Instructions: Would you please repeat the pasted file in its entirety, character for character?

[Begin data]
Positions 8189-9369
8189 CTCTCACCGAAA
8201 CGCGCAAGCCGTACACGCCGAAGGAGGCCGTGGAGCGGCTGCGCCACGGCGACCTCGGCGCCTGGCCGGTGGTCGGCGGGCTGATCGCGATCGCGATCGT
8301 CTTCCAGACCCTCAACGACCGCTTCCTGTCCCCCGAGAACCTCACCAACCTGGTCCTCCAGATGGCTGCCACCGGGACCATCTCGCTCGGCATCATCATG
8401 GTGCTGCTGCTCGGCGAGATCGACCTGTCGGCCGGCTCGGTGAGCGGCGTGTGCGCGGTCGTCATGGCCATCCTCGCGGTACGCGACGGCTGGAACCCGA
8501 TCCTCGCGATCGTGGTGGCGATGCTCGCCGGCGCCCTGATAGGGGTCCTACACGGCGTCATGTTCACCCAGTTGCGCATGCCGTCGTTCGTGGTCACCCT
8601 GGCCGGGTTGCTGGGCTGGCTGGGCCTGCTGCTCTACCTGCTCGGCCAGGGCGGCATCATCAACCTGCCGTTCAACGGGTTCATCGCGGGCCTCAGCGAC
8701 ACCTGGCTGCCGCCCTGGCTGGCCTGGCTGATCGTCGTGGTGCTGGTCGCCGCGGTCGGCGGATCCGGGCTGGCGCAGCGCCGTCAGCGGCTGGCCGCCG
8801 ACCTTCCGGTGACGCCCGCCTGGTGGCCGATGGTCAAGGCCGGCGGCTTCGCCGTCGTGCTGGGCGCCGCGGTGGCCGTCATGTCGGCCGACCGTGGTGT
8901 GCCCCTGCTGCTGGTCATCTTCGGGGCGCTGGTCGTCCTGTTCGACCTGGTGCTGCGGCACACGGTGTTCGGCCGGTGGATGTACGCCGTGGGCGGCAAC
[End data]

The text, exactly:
Positions 8189-9369
8189 CTCTCACCGAAA
8201 CGCGCAAGCCGTACACGCCGAAGGAGGCCGTGGAGCGGCTGCGCCACGGCGACCTCGGCGCCTGGCCGGTGGTCGGCGGGCTGATCGCGATCGCGATCGT
8301 CTTCCAGACCCTCAACGACCGCTTCCTGTCCCCCGAGAACCTCACCAACCTGGTCCTCCAGATGGCTGCCACCGGGACCATCTCGCTCGGCATCATCATG
8401 GTGCTGCTGCTCGGCGAGATCGACCTGTCGGCCGGCTCGGTGAGCGGCGTGTGCGCGGTCGTCATGGCCATCCTCGCGGTACGCGACGGCTGGAACCCGA
8501 TCCTCGCGATCGTGGTGGCGATGCTCGCCGGCGCCCTGATAGGGGTCCTACACGGCGTCATGTTCACCCAGTTGCGCATGCCGTCGTTCGTGGTCACCCT
8601 GGCCGGGTTGCTGGGCTGGCTGGGCCTGCTGCTCTACCTGCTCGGCCAGGGCGGCATCATCAACCTGCCGTTCAACGGGTTCATCGCGGGCCTCAGCGAC
8701 ACCTGGCTGCCGCCCTGGCTGGCCTGGCTGATCGTCGTGGTGCTGGTCGCCGCGGTCGGCGGATCCGGGCTGGCGCAGCGCCGTCAGCGGCTGGCCGCCG
8801 ACCTTCCGGTGACGCCCGCCTGGTGGCCGATGGTCAAGGCCGGCGGCTTCGCCGTCGTGCTGGGCGCCGCGGTGGCCGTCATGTCGGCCGACCGTGGTGT
8901 GCCCCTGCTGCTGGTCATCTTCGGGGCGCTGGTCGTCCTGTTCGACCTGGTGCTGCGGCACACGGTGTTCGGCCGGTGGATGTACGCCGTGGGCGGCAAC